12 patient safety risks arising from EHR usability problems
To understand the scope of these problems, researchers from Pew worked with two children’s hospitals and one large mid-Atlantic healthcare system to identify and investigate incidents in which EHRs reportedly contributed to drug prescribing or administration errors that jeopardized safety for pediatric patients. These issues underscore the need for health information technology vendors, hospitals and clinicians to work together to design and implement EHRs, and to test them before and after deployment.
Examples of EHR usability-related medication safety events
• Information display: EHRs may display information in confusing ways, or data may be hard to find or missing.
• Difficult data entry: Challenges here may cause delays for orders and lead to clinician workarounds.
• System feedback: In some situations, EHRs may not communicate that an action has been taken, such as when a patient has already received a medication.
• Workflow support: Problems may arise when clinicians must share information or tasks with others.
Case 1: Inaccessible information leads to inappropriate drug administration
Case 2: Patient experiences a drug overdose because of an error in weight entry
Case 3: Poor information display contributes to a missed antibiotic dose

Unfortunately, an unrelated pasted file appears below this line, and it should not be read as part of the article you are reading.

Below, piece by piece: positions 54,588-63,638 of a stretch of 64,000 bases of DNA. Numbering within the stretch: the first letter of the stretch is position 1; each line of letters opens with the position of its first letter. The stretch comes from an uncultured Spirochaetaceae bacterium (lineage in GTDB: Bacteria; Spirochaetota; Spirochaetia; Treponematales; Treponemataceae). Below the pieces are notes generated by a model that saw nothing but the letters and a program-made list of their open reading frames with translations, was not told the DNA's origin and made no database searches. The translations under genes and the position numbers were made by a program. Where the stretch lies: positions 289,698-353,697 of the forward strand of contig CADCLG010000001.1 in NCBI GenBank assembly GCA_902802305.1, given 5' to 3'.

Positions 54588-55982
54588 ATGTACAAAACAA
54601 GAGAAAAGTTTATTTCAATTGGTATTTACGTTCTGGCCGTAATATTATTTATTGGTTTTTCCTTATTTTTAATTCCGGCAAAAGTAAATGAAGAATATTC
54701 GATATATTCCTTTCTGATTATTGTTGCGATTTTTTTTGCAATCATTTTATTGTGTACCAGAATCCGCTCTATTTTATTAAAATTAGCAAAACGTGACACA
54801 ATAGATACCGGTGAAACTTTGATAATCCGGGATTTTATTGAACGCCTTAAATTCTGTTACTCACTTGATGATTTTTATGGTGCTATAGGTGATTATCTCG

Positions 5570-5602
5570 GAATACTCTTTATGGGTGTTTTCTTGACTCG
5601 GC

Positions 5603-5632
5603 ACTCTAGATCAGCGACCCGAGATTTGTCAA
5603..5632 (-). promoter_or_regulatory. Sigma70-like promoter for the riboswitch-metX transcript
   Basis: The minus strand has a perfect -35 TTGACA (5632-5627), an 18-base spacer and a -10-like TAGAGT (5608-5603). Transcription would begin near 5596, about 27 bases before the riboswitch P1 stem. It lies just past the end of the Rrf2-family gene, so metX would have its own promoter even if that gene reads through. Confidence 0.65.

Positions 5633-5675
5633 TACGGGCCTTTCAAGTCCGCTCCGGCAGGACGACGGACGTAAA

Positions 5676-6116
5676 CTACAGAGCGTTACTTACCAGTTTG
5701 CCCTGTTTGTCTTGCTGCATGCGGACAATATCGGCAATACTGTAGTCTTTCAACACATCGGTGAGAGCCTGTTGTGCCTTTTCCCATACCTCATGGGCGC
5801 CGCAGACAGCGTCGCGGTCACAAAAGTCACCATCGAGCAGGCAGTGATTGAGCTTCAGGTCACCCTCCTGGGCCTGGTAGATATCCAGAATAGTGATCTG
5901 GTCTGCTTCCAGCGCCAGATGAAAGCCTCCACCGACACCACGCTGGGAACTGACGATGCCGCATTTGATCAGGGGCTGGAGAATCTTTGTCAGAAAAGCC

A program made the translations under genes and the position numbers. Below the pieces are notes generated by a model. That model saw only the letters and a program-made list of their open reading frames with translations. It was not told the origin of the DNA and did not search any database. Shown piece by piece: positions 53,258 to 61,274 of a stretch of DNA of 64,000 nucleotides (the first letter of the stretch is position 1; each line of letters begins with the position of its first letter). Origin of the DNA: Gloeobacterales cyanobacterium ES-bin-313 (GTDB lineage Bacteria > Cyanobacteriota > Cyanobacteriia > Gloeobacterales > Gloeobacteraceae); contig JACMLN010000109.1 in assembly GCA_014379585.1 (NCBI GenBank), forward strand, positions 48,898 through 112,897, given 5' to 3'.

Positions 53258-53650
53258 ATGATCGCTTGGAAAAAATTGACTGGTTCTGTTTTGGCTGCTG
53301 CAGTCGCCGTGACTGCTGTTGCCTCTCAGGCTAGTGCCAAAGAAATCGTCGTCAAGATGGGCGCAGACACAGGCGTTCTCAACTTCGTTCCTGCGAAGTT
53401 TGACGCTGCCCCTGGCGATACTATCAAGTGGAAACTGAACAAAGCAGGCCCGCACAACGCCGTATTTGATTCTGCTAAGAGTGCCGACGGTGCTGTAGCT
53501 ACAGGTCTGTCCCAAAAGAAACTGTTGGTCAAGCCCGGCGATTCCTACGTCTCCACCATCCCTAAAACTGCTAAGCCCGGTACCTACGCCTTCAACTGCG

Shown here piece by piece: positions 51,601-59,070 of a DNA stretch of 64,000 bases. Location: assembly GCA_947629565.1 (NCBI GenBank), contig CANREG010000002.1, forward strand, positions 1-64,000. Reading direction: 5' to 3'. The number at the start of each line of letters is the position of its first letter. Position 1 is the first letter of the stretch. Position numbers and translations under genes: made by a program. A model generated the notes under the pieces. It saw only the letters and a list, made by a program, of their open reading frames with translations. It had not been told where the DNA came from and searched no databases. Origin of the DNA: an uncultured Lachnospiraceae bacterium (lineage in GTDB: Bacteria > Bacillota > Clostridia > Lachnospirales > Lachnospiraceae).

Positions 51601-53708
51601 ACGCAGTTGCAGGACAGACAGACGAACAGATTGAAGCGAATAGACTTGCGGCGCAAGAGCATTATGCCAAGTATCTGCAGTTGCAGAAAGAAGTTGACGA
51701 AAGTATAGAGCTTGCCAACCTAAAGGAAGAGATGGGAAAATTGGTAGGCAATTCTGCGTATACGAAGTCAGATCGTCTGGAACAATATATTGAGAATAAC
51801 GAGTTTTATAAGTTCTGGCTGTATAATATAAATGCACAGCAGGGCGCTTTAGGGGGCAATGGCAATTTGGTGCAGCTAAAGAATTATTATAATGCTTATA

Case 4: Display problems with automatic medication holds cause missed dose
Case 5: Automated EHR function enters an Incorrect vaccine schedule
Case 6: A time change was associated with a missed organ rejection drug
Case 7: Hidden medication order settings contribute to a lapse in care
Case 8: An EHR fails to alert clinicians to a documented drug allergy
Case 9: Auto-verification of a medication contributes to administration delays
Case 10: A medication is discontinued automatically in the EHR
Case 11: Workarounds arising from EHR limitations cause problems
Case 12: Inability to adjust workflow holds up newborn care
How to correct these issues
ONC has an opportunity to address this discrepancy when implementing the 21st Century Cures Act. As part of regulations for the certification of EHRs used in the care of children, the agency could include safety-related requirements to reduce the likelihood that these types of errors occur. For example, ONC can encourage the testing of systems for safety by pediatricians and other clinicians who provide care to children.
Similarly, as EHR vendors and hospitals evaluate systems, new features, or site-specific customizations, they should use more robust and rigorous tests to detect and prevent safety-related challenges, such as after the implementation of systems in hospitals.